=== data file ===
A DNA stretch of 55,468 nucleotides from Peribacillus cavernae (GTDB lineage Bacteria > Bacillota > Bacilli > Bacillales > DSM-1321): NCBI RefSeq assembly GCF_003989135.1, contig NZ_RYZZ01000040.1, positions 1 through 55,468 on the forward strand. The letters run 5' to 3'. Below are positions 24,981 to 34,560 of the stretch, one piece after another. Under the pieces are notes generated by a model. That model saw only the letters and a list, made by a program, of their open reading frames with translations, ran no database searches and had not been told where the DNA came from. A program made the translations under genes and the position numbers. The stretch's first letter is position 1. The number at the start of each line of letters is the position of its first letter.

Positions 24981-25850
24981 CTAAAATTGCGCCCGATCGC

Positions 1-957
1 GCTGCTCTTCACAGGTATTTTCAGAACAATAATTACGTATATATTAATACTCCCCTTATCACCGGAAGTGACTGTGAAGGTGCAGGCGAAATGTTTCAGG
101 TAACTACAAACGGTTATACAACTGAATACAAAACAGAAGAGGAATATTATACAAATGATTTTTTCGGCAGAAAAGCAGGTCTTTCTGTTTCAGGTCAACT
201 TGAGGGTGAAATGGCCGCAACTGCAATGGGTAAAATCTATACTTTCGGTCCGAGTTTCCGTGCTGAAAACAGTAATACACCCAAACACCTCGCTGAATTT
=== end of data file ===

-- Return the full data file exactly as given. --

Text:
A DNA stretch of 55,468 nucleotides from Peribacillus cavernae (GTDB lineage Bacteria > Bacillota > Bacilli > Bacillales > DSM-1321): NCBI RefSeq assembly GCF_003989135.1, contig NZ_RYZZ01000040.1, positions 1 through 55,468 on the forward strand. The letters run 5' to 3'. Below are positions 24,981 to 34,560 of the stretch, one piece after another. Under the pieces are notes generated by a model. That model saw only the letters and a list, made by a program, of their open reading frames with translations, ran no database searches and had not been told where the DNA came from. A program made the translations under genes and the position numbers. The stretch's first letter is position 1. The number at the start of each line of letters is the position of its first letter.

Positions 24981-25850
24981 CTAAAATTGCGCCCGATCGC

Positions 1-957
1 GCTGCTCTTCACAGGTATTTTCAGAACAATAATTACGTATATATTAATACTCCCCTTATCACCGGAAGTGACTGTGAAGGTGCAGGCGAAATGTTTCAGG
101 TAACTACAAACGGTTATACAACTGAATACAAAACAGAAGAGGAATATTATACAAATGATTTTTTCGGCAGAAAAGCAGGTCTTTCTGTTTCAGGTCAACT
201 TGAGGGTGAAATGGCCGCAACTGCAATGGGTAAAATCTATACTTTCGGTCCGAGTTTCCGTGCTGAAAACAGTAATACACCCAAACACCTCGCTGAATTT